How do I deal with this?
April 9, 2015 5:32 PM   Subscribe

I’m 24 (but I feel like I am 65) years old and I live with my 56 (but emotionally 16) year old mother. We’re facing financial ruin over something that seems insignificant.

A year ago my mom found her dream truck, a Chevrolet Avalanche, at a local dealership. We were both employed as truck drivers – she drove a pick-up truck for a major newspaper and I drove highway tractor-trailers with pneumatic tankers or 53 foot trailers – and life seemed like it was truly becoming better. Unfortunately, despite making more money than me, my mom was unable to finance a vehicle because of her ruined credit following my dad’s suicide and because she worked for cash, which, for the sake of loans, is income that doesn’t exist. We financed the truck in my name after setting up a joint bank account so she could make payments on it legally in my name.

In December it all changed.

On December 10th I was hospitalized when I rolled a tractor trailer unit with a pneumatic tanker off a highway due to icy conditions. Notwithstanding the relatively minor long-term injuries I have sustained from the accident it was devastating for me. The paramedics thought I had broken my back in the accident, and at the hospital I was held in the acute trauma and sickness ward under 24 hour observation as doctors decided if surgery was needed. No surgery was needed on my back, but the surgeons still had to freeze my eyes and remove glass from under my eyelids, I nearly broke my ribs, I was unable to walk, and I broke my left hand. The hospital kept me incapacitated in a neck-brace for two days before discharging me. Even today I struggle with hearing the sound of crushing metal and seeing out my right eye (the left eye had most of the glass in it when the driver’s window and windshield exploded) all the blood spraying out of me.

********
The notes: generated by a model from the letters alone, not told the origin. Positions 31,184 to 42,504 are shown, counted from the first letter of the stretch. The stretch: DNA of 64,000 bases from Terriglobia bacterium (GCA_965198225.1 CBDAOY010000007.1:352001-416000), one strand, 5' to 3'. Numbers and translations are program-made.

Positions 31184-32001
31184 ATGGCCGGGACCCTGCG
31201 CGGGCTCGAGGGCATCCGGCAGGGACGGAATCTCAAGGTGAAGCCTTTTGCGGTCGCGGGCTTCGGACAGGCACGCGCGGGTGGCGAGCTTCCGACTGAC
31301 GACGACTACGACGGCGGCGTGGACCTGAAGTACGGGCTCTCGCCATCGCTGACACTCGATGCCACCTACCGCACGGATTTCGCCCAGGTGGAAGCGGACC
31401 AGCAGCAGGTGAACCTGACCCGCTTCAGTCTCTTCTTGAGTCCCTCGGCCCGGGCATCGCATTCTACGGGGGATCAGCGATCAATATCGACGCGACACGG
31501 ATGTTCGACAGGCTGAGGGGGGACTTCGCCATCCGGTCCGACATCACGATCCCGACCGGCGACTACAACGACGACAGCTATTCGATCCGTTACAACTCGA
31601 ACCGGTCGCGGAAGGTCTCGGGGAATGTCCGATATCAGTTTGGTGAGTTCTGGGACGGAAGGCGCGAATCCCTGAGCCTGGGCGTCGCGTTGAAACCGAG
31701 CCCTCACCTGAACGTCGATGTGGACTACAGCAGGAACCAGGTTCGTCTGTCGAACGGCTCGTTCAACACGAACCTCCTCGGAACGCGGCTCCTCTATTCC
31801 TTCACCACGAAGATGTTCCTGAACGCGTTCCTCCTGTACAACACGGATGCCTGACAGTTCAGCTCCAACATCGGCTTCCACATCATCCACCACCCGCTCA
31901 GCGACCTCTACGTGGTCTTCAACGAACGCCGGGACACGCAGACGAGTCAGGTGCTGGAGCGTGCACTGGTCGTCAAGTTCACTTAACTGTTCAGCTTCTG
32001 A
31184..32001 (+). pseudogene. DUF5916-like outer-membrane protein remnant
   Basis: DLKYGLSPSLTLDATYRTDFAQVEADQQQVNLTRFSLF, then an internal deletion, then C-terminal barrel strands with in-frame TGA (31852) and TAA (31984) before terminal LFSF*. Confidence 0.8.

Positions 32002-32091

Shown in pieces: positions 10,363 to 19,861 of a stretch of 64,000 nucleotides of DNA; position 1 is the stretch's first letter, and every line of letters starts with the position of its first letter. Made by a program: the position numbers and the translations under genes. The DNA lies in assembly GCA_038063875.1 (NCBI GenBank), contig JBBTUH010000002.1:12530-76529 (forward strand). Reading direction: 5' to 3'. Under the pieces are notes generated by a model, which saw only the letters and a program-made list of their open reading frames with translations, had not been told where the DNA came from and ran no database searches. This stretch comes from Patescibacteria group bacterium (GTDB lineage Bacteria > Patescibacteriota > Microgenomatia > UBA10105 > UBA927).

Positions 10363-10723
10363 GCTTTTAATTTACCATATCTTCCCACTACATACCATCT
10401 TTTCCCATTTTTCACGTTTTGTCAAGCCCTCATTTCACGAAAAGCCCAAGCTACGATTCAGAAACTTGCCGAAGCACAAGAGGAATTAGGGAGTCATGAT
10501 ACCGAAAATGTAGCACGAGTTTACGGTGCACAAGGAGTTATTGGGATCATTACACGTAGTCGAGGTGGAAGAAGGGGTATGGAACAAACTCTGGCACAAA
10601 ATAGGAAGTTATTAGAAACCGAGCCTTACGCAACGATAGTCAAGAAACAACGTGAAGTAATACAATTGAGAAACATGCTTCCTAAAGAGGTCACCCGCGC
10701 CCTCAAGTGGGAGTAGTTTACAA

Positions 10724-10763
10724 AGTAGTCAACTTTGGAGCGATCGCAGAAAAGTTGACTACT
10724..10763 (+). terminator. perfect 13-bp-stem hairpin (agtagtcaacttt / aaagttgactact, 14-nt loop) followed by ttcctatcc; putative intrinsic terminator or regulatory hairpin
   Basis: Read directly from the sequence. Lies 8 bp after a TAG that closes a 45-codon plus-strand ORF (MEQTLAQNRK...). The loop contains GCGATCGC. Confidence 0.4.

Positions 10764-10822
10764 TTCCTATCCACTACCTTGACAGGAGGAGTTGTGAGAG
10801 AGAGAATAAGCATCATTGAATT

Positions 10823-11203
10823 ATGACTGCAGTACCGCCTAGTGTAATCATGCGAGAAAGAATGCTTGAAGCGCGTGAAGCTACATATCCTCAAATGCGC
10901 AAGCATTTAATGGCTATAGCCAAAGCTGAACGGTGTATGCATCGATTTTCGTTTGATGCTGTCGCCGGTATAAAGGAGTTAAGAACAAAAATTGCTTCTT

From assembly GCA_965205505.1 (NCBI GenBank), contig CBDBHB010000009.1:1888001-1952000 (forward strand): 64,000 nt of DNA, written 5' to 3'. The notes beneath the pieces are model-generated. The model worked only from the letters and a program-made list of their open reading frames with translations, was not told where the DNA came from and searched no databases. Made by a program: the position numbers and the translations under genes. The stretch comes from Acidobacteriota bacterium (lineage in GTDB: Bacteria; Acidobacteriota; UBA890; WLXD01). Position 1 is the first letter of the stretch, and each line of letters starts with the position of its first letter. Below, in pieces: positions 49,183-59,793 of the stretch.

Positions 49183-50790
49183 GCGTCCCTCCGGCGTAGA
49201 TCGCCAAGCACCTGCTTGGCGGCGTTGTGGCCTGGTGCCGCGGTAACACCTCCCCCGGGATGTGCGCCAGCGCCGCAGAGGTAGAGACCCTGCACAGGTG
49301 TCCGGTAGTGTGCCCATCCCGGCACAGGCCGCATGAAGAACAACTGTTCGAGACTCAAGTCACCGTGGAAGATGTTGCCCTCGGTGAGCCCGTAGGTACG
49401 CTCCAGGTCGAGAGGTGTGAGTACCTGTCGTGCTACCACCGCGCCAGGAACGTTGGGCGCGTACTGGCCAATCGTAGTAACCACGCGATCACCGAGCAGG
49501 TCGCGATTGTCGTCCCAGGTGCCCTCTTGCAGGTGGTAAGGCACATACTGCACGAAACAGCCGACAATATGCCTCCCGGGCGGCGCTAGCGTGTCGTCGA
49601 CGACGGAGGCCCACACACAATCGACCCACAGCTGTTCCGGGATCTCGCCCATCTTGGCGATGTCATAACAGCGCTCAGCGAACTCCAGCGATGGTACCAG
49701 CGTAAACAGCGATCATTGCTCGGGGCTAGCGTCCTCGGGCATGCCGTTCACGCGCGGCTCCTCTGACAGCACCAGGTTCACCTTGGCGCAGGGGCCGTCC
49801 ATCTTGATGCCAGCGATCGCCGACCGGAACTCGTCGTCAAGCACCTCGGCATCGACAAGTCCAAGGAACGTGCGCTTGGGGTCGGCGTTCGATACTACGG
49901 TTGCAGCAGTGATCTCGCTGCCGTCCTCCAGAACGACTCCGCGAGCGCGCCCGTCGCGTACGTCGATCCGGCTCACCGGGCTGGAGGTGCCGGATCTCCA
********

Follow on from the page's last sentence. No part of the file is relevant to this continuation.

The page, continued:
Mom was laid-off from her work when I was off work from the accident, forcing me to return to work sooner than I felt ready to support us.

Eventually I decided that trucking isn’t for me anymore, that I would like to return to college and work in a new field. A college in the city offers a one year program that seems like a fit for me – software development and design – that I signed up for and which I was approved for a student loan for.

A month and a half later I was semi laid-off, i.e., there is still some work, but not full-time and about half the income I used to have. There is still enough work for me to support myself while I am in school if I am living at home and budget my money. The work I will be doing (and am currently doing) doesn’t require me to drive on the road, it is more like a shunt driving position, and it offers me the flexibility I need to attend college.

This is where mom’s truck is the problem.

Mom is no longer working, and I will be attending college in two weeks and am making half of what I used to make, therefore I can’t keep supporting us financially with the expenses that we have.

The single largest expense that we have is that truck. Her truck costs more each month than our electricity bill, our telephone bill, my car payment and the gas I used to get to work combined, or close to it. We can’t even drive it right now because we can’t afford to insure it.